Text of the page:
Lawyer salary

Median income of US lawyers has fallen over the past two decades, economists say

  • Falling demand for legal services drives lawyers’ incomes down, newspaper says
  • American workers as a whole have seen their inflation-adjusted median income rise since 2001

(Reuters) – Lawyers are making less money today than they did in 2001 when adjusting for inflation, a new study has found.

The median “real income” of US lawyers fell nearly 2% from $129,389 in 2001 to $126,930 in 2020, according to an article due to appear in an upcoming edition of the Journal of Economics and Finance.

In contrast, the real income of all American workers – which refers to an individual’s purchasing power – increased by almost 4% during this period. The median real income of family doctors increased by 20%, while economists saw their median income increase by nearly 11%, according to the study.

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The study draws on national lawyer earnings data from the US Bureau of Labor Statistics and includes data on different sectors of the profession. Independent practitioners and those working in government and not-for-profit settings tend to earn significantly less than lawyers in larger firms that serve corporate clients.

Across all industries, the median real income for lawyers peaked at $134,005 in 2010 and has been steadily declining since, the data shows.

Authors James Koch and Barbara Blake Gonzalez, who are on the faculty of the Department of Economics at Old Dominion University, analyzed data ranging from lawyers’ compensation and populations to national spending on legal services, including bar pass rates and paralegal ratios over the past two decades to better understand why the real income of lawyers has stagnated while it has increased among other workers.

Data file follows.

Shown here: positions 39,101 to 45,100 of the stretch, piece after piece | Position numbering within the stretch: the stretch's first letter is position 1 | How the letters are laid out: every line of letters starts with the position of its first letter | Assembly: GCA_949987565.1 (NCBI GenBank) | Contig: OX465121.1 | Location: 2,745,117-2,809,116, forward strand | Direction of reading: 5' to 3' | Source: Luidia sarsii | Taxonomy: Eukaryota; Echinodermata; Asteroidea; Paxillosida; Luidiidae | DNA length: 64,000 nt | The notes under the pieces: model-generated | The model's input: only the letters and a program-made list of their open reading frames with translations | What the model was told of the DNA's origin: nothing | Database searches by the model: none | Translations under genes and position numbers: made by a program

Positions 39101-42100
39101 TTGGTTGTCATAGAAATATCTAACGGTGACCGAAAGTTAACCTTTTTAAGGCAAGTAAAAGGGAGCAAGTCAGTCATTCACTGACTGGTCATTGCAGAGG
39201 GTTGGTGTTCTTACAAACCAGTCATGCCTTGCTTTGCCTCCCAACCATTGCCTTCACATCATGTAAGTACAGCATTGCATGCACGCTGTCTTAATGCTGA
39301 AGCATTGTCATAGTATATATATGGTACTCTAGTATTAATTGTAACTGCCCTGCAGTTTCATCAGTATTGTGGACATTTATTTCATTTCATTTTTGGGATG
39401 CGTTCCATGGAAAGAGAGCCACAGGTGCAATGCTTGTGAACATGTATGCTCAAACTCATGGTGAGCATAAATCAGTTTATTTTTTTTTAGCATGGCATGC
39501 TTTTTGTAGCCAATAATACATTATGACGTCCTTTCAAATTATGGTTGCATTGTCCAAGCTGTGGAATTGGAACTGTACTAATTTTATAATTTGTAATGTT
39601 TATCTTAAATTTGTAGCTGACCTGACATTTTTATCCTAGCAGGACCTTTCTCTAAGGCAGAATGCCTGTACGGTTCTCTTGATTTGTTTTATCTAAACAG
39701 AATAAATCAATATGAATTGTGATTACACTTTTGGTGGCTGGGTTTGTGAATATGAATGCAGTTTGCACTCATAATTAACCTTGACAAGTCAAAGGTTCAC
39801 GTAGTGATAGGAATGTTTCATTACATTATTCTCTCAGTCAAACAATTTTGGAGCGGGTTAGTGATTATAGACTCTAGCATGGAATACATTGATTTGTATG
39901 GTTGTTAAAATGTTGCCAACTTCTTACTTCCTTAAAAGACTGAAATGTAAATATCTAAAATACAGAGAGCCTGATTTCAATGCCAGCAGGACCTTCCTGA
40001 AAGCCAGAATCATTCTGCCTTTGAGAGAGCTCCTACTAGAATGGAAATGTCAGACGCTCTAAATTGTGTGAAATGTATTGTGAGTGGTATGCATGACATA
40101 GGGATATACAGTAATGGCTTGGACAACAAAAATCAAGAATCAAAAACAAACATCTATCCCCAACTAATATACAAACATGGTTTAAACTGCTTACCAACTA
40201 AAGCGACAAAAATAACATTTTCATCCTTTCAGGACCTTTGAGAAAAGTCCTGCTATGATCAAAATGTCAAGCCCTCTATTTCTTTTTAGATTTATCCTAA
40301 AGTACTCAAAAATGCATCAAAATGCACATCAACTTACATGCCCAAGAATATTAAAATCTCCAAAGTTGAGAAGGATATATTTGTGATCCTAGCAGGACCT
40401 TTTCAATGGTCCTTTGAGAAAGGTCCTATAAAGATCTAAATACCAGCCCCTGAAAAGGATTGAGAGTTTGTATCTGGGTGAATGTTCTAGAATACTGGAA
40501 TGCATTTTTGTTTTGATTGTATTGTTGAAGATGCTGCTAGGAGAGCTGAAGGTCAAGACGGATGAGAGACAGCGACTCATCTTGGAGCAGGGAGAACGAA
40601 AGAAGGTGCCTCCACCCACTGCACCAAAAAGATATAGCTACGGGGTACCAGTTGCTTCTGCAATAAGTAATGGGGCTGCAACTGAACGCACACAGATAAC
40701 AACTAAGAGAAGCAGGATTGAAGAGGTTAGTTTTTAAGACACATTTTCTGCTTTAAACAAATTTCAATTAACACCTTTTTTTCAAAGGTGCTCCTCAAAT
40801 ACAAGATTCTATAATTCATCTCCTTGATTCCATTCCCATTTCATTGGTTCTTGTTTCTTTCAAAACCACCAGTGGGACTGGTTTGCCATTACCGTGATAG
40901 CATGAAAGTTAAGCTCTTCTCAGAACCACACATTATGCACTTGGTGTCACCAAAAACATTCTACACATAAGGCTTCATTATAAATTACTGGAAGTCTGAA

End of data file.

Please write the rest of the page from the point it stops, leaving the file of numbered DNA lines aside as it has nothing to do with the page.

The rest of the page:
They concluded that the combination of an oversupply of lawyers and a decline in demand for lawyer services is driving the trend.

“The influences of demand on lawyers’ incomes are significant,” they wrote in the paper, titled “Why Has Median Real Income of Lawyers Decreased?” »

Legal services accounted for 0.58% of US gross domestic product in 2001 and 0.28% in 2019, the authors say, meaning Americans spend proportionately less on legal services today than there were. two decades. They cited the automation of legal tasks, an increase in the number of paralegals and a decline in litigation in some areas as all playing a role in the decline in demand for attorneys’ services. The number of lawsuits filed in federal courts has declined both per capita and per attorney since 2001, according to the newspaper.

“The decline in payments to lawyers for their services that has occurred over the past 15 years has been significant and can alone explain a significant portion of the decline in actual median earnings of lawyers,” he said. .

Koch and Blake Gonzalez did not immediately respond to interview requests.

As demand for legal services has declined, the number of attorneys per 1,000 workers in the United States has fallen from 4.15 in 2001 to 4.4 in 2019, the researchers found. They noted that the law is slow to respond to changes in the labor market, in part because it can take four or more years between someone deciding to pursue a law degree and when they can join the bar.

“The United States may have too many lawyers if the goal is to avoid further declines in real lawyer incomes,” the authors write.

Read more:

New York law firms raise starting salaries to $215,000 as lawyer salary race continues

Starbucks’ top lawyer’s salary topped $5 million last year

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Karen Sloane

Thomson Reuters

Karen Sloan reports on law firms, law schools and legal affairs. Contact her at [email protected]